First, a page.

A Linguistic Geography of Africa
Bernd Heine, Emeritus Professor Institute of African Studies Bernd Heine, Derek Nurse
Cambridge University Press, 2008 - 371 pages
More than forty years ago it was demonstrated that the African continent can be divided into four distinct language families. Research on African languages has accordingly been preoccupied with reconstructing and understanding similarities across these families. This has meant that an interest in other kinds of linguistic relationship, such as whether structural similarities and dissimilarities among African languages are the result of contact between these languages, has never been the subject of major research. This book shows that such similarities across African languages are more common than is widely believed. It provides a broad perspective on Africa as a linguistic area, as well as an analysis of specific linguistic regions. In order to have a better understanding of African languages, their structures, and their history, more information on these contact-induced relationships is essential to understanding Africa's linguistic geography, and to reconstructing its history and prehistory.
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2 Is Africa a linguistic area
3 Africa as a phonological area
4 Africa as a morphosyntactic area
5 The MacroSudan belt towards identifying a linguistic area in northern subSaharan Africa
6 The Tanzanian Rift Valley area
Autres éditions - Tout afficher
accusative Adamawa-Ubangi adpositions afﬁxes African languages Afroasiatic Alagwa Amharic areal Bantu languages Benue-Congo Berber Burunge Central Khoisan Central Sudanic Chadic languages classiﬁcation clauses clitic common consonants constituent order constructions converb Cushitic languages Datooga deﬁned deﬁnite Dimmendaal distinction distribution East eastern ergative Ethio-Semitic Ethiopia example ﬁnal ﬁnd ﬁrst ﬁve fricatives function gender genetic grammatical grammaticalization Greenberg Gu¨ldemann guages Hadza Heine Ijoid implosives inﬂection inﬂuence Iraqw Khoisan languages language contact lexical linguistic area logophoricity Maale Macro-Sudan belt main verb Mande marked-nominative languages markers marking modiﬁers morphemes morphologically nasal Niger-Congo languages Nilo-Saharan languages Nilotic languages nominative noun phrase Nyaturu object occur Omotic languages Oromo phonological plural predicate preﬁx pronominal pronouns properties Proto-West Rift Saharan Saharan language Sandawe semantic Southern Cushitic speciﬁc structure Sudanic belt sufﬁxes Surmic syntactic tense tone levels Tosco typological unmarked verb forms verbal vowel harmony West Rift Wolaitta zone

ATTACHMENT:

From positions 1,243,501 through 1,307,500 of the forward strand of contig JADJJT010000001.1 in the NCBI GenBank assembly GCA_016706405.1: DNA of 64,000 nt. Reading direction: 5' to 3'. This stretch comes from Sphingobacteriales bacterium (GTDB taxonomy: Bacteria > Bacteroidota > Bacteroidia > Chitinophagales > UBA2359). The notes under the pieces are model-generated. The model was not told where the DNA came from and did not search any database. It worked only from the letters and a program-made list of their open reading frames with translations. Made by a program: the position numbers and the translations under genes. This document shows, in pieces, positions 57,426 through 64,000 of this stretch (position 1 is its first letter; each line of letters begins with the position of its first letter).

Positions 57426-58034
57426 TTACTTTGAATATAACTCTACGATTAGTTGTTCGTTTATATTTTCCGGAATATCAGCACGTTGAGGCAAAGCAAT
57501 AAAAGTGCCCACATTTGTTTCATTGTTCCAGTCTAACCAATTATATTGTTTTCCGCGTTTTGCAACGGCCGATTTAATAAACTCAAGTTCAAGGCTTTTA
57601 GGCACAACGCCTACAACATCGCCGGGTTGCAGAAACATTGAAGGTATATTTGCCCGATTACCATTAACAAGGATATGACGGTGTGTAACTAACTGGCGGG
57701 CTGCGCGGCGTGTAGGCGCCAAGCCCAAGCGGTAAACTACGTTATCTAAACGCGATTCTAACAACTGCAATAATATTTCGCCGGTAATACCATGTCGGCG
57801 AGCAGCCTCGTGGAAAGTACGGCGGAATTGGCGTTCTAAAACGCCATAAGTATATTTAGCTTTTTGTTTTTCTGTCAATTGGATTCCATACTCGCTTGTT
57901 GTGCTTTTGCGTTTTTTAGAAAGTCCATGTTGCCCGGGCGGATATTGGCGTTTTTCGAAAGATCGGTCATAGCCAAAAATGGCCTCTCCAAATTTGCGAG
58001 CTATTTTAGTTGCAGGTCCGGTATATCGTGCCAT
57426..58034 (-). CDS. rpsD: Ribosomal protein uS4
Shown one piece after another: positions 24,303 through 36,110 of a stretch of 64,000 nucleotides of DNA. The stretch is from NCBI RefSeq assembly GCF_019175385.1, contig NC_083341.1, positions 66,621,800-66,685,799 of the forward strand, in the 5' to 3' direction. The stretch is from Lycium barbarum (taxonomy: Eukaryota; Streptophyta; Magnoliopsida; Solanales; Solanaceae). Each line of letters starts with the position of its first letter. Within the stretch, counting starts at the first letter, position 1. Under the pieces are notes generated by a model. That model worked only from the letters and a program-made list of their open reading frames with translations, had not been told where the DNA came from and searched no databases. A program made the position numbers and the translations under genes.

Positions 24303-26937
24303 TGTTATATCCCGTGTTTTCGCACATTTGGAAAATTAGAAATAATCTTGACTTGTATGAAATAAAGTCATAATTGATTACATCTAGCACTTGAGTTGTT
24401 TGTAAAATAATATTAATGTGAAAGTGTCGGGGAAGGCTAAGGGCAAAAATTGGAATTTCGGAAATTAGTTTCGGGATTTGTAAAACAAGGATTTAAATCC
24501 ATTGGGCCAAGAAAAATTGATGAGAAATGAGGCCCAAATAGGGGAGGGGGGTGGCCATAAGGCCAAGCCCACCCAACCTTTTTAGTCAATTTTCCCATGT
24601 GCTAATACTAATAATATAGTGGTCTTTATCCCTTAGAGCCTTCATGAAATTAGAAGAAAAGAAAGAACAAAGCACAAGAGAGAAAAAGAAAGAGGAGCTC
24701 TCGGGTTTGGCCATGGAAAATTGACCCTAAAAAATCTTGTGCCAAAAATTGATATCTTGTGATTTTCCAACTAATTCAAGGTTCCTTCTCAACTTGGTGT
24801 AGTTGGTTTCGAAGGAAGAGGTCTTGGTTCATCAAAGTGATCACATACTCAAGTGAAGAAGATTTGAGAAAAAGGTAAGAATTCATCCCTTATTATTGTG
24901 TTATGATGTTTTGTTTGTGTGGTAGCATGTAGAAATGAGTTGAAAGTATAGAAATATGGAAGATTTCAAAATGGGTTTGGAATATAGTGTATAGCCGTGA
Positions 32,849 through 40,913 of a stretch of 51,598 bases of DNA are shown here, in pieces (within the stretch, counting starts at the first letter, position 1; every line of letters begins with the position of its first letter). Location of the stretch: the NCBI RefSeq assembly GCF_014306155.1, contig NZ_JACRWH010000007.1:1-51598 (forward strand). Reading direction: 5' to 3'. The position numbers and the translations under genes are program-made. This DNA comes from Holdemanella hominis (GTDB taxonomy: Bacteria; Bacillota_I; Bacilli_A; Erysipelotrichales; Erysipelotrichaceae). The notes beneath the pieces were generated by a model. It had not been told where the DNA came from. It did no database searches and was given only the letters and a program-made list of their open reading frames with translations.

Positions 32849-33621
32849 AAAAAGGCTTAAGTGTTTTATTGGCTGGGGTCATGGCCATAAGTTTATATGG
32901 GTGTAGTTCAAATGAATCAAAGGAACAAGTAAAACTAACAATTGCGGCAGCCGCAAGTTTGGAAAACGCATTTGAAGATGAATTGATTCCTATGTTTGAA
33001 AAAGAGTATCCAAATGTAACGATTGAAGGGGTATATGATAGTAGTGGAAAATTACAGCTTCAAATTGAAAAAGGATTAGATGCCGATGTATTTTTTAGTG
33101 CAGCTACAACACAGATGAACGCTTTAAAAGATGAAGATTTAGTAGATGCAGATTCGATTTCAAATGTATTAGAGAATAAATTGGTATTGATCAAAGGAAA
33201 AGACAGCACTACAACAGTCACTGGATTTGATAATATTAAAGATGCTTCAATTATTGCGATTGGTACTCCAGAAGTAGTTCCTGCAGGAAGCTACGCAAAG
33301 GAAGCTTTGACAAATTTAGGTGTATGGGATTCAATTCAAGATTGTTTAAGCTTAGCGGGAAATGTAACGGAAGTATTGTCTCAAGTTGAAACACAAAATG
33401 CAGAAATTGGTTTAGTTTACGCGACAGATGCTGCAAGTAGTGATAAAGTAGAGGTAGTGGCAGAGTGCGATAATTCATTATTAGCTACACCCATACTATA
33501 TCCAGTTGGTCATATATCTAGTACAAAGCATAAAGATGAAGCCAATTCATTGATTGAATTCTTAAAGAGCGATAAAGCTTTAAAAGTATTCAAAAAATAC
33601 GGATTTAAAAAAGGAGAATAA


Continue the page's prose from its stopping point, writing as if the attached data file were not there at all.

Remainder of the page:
Page 325 - Grammatical convergence and the genesis of diversity in the Northwest Coast Sprachbund'.